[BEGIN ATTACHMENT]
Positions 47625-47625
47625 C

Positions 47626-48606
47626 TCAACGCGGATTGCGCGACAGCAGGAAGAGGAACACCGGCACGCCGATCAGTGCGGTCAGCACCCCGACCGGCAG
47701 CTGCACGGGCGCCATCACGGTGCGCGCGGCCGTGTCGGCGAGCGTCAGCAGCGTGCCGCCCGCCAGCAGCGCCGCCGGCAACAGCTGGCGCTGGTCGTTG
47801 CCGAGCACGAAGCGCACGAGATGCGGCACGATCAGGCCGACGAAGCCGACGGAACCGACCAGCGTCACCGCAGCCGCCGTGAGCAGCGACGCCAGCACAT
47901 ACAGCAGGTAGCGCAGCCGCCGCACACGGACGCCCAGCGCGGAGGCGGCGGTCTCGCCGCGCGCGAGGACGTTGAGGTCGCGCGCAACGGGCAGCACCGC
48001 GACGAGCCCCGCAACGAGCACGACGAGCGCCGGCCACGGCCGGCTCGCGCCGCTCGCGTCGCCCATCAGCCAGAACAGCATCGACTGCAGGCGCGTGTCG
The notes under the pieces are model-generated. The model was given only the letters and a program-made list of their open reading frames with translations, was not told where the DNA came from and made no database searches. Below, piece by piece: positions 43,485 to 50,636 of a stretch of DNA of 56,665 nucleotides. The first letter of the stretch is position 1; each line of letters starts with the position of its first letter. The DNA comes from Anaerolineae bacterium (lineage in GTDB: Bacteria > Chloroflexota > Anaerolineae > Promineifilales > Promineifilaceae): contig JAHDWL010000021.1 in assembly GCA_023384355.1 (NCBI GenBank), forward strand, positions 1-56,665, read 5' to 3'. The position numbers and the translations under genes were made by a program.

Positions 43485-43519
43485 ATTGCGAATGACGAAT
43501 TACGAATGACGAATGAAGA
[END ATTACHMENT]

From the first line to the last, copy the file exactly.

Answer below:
Positions 47625-47625
47625 C

Positions 47626-48606
47626 TCAACGCGGATTGCGCGACAGCAGGAAGAGGAACACCGGCACGCCGATCAGTGCGGTCAGCACCCCGACCGGCAG
47701 CTGCACGGGCGCCATCACGGTGCGCGCGGCCGTGTCGGCGAGCGTCAGCAGCGTGCCGCCCGCCAGCAGCGCCGCCGGCAACAGCTGGCGCTGGTCGTTG
47801 CCGAGCACGAAGCGCACGAGATGCGGCACGATCAGGCCGACGAAGCCGACGGAACCGACCAGCGTCACCGCAGCCGCCGTGAGCAGCGACGCCAGCACAT
47901 ACAGCAGGTAGCGCAGCCGCCGCACACGGACGCCCAGCGCGGAGGCGGCGGTCTCGCCGCGCGCGAGGACGTTGAGGTCGCGCGCAACGGGCAGCACCGC
48001 GACGAGCCCCGCAACGAGCACGACGAGCGCCGGCCACGGCCGGCTCGCGCCGCTCGCGTCGCCCATCAGCCAGAACAGCATCGACTGCAGGCGCGTGTCG
The notes under the pieces are model-generated. The model was given only the letters and a program-made list of their open reading frames with translations, was not told where the DNA came from and made no database searches. Below, piece by piece: positions 43,485 to 50,636 of a stretch of DNA of 56,665 nucleotides. The first letter of the stretch is position 1; each line of letters starts with the position of its first letter. The DNA comes from Anaerolineae bacterium (lineage in GTDB: Bacteria > Chloroflexota > Anaerolineae > Promineifilales > Promineifilaceae): contig JAHDWL010000021.1 in assembly GCA_023384355.1 (NCBI GenBank), forward strand, positions 1-56,665, read 5' to 3'. The position numbers and the translations under genes were made by a program.

Positions 43485-43519
43485 ATTGCGAATGACGAAT
43501 TACGAATGACGAATGAAGA